The study is a description of the Precision Medicine Program’s experience providing DNA whole exome sequencing and RNA sequencing of tumors to 126 patients with high-risk, newly diagnosed, relapsed, or refractory pediatric brain tumors, hematologic malignancies and extracranial solid tumors utilizing the GEM ExTra comprehensive genomic profiling assay. Genetic sequencing determines the order and composition of the four chemical bases that make up DNA and RNA molecules. Genes are made up of DNA, and RNA carries the information from the DNA to create proteins. In tumors, often the order or composition of DNA or RNA is off, leading to genetic changes such as a gene mutation, which may have disease implications.

The team developed a novel scoring system to determine the multi-dimensional impact of the sequencing results on clinical decisions made by patients, parents, and their physicians. This scoring system assigned points to different components of impact from the genetic sequencing results that influenced one of four areas: targeted therapies, cancer predisposition, targeted therapy availability, and refinement of risk stratification or prognosis.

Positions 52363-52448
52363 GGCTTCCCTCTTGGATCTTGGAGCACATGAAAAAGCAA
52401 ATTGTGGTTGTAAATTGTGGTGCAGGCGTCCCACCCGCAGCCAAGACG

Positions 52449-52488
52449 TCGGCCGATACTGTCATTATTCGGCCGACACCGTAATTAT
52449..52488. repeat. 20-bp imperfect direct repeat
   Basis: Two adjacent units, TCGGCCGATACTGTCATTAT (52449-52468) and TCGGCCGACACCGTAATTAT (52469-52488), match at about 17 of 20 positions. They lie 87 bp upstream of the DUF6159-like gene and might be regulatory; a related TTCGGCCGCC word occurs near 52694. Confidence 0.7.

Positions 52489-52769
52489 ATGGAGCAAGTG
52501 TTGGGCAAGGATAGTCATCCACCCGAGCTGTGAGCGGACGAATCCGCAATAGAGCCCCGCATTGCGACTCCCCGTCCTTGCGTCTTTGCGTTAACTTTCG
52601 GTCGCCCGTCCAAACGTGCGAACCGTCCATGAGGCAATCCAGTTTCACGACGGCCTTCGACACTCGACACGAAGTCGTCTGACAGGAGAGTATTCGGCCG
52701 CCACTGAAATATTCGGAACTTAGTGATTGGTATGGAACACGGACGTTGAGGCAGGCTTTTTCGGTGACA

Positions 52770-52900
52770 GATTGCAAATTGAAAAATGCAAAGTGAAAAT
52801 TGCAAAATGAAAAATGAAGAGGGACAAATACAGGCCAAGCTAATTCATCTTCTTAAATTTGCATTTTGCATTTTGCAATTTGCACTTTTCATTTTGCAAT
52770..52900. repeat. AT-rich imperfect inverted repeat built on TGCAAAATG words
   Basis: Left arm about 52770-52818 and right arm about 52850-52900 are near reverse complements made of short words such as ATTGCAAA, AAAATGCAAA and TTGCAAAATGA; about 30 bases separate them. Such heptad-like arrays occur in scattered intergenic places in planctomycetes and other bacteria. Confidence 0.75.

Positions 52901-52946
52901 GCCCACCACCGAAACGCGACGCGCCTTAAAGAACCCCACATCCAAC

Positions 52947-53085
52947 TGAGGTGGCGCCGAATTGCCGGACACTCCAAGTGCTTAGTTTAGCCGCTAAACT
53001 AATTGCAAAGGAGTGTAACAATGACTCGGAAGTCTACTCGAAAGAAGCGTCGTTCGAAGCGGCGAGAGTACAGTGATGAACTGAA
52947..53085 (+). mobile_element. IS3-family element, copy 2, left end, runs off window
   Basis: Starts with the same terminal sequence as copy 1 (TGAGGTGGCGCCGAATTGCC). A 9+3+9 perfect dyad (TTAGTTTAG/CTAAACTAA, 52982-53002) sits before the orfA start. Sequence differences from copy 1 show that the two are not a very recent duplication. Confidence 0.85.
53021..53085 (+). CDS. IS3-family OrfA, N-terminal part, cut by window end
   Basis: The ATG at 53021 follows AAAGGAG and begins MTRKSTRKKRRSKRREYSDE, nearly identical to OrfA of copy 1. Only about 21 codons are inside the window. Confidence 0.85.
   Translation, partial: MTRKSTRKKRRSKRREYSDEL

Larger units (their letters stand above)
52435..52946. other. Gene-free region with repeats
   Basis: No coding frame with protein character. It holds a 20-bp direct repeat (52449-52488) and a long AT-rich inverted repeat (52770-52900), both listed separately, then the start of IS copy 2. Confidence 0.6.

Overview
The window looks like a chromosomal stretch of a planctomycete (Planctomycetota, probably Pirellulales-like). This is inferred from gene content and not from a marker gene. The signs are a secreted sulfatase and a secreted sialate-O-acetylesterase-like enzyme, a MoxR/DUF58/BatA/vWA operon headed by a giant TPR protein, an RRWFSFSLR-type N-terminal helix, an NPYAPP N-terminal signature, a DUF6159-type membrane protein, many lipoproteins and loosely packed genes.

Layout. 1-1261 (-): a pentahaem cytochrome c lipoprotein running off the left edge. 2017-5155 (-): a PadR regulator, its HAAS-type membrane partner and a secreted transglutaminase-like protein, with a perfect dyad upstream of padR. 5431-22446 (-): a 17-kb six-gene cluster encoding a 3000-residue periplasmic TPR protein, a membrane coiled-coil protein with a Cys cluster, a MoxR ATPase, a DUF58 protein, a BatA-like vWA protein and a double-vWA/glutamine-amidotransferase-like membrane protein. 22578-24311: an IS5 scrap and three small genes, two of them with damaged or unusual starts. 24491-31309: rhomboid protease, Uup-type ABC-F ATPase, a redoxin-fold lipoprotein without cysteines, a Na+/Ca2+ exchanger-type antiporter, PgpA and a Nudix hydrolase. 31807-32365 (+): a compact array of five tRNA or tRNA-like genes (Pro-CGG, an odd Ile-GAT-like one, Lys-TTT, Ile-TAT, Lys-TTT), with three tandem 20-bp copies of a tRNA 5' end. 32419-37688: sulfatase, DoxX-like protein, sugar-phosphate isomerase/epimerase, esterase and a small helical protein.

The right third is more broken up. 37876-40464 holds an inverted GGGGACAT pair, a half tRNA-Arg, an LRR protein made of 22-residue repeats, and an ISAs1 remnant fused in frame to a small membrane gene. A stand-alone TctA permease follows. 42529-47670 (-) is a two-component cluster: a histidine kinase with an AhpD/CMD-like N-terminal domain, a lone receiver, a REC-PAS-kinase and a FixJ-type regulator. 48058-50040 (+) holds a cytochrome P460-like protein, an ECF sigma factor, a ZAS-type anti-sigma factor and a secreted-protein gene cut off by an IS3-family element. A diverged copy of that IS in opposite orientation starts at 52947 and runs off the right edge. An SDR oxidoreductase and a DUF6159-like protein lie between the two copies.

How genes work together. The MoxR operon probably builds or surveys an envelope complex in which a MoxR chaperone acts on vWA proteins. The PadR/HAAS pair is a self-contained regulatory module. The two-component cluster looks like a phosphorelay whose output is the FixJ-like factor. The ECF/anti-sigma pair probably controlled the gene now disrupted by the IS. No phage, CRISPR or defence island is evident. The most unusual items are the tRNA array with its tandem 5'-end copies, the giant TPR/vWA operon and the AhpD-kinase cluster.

Based on this scoring system, 85% of patients had at least one impactful finding. About 16% of patients identified with a mutation in the study went on to receive a targeted therapy to treat their cancer. The remaining impact was on confirming rare diagnosis, prognosis and helping families understand genetic risks impacting the entire family. Follow up studies will measure outcomes to determine how patients responded to the therapies.

“I’m excited to see how many patients we’ll be able to directly treat with targeted agents as we move forward into the future and this testing becomes more accessible,” says Dr. Summers.